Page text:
To Nature

Samuel Taylor Coleridge

Outside the Unitarian Chapel, with Chris Goacher, minister, and Jackie Woodward, secretary.
Closer view of the poem.

This site was chosen because Beth was a friend of the chapel and its members, and the congregation asked for inclusion in the poetry trail. The chosen poem is ‘To Nature’ by the English poet Samuel Taylor Coleridge (1772 – 1834), a Unitarian for much of his life who considered entering the Ministry. Coleridge was a friend of Josiah Wedgewood, Charles Lamb, and the three Strutt brothers of the cotton mills in Belper and Derby. One of the major figures of English Romanticism, Samuel Taylor Coleridge created works of remarkable diversity and imaginative genius. The period of his creative friendship with William Wordsworth inspired some of Coleridge’s best-known poems, from the nightmarish vision of the ‘Rime of the Ancient Mariner’ and the opium-inspired ‘Kubla Khan’ to the sombre passion of ‘Dejection’.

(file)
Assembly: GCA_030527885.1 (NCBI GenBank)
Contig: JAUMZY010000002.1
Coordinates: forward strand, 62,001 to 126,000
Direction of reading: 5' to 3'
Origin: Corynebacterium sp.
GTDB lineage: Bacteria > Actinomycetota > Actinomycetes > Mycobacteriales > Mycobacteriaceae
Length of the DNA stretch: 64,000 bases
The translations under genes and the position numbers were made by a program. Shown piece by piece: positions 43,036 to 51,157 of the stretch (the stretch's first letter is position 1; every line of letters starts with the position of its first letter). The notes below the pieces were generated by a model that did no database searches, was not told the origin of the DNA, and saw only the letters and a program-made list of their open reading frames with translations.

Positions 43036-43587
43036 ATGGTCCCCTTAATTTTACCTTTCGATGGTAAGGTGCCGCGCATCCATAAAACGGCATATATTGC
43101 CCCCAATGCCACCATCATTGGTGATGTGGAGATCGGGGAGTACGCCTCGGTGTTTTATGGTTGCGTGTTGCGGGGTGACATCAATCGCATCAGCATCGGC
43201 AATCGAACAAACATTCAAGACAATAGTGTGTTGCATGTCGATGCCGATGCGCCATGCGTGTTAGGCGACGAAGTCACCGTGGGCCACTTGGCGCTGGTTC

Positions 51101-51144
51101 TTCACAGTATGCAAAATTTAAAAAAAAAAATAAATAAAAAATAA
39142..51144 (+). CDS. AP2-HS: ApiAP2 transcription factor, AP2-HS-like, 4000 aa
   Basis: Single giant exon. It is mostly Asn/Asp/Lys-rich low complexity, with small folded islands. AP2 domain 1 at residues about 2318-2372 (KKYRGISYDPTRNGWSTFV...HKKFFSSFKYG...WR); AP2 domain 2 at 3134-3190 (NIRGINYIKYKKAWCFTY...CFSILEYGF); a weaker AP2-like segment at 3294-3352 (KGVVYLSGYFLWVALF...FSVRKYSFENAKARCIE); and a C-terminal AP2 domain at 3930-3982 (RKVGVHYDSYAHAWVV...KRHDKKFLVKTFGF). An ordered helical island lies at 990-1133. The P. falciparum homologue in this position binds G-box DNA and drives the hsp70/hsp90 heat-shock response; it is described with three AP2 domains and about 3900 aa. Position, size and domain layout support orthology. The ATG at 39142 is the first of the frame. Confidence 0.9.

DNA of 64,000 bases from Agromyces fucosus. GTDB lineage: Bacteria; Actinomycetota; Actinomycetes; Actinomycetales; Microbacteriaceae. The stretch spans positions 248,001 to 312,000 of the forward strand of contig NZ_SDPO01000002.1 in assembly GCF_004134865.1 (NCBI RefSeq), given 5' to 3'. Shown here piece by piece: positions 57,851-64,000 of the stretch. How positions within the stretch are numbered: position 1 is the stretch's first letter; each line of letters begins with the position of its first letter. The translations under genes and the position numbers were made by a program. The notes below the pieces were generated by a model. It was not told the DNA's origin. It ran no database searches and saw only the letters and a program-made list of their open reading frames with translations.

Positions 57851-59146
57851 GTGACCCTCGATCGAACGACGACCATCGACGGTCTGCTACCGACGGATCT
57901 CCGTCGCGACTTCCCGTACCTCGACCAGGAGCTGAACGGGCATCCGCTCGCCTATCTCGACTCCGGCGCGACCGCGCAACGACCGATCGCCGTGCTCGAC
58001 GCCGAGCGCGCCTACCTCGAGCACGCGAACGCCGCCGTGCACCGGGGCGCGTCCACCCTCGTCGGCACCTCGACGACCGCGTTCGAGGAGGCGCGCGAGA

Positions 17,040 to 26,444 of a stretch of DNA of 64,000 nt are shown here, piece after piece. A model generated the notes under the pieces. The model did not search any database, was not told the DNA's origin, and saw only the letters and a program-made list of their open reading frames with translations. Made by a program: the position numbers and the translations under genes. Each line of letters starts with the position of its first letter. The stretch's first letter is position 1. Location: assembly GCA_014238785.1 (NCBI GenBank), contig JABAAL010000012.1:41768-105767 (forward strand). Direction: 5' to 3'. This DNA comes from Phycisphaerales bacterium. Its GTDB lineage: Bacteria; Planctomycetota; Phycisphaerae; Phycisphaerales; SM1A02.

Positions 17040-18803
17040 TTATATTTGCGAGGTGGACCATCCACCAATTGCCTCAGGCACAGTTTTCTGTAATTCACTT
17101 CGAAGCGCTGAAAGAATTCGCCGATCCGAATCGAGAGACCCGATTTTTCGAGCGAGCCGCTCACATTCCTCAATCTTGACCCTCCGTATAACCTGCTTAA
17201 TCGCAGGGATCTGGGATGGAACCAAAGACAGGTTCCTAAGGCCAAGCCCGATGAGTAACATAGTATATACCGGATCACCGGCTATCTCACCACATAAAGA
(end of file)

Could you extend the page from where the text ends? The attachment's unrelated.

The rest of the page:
Belper Unitarian chapel

Belper Unitarian chapel was built in 1788 by local mill owner, Jedediah Strutt, and enlarged with side wings in about 1800. The interior has steeply tiered box pews rising towards each side and there is a small rear gallery with access only from an exterior cantilevered stone staircase. Among the family monuments is one to Jedediah Strutt, 1797, “Founder of this Chapel”. There is also a late 18th century octagonal pulpit. Entered from outside is a “catacomb” in which are interred several members of the Strutt family. It is a grade ll*listed building.

This plaque has been supported by a grant from the Herbert Strutt charity.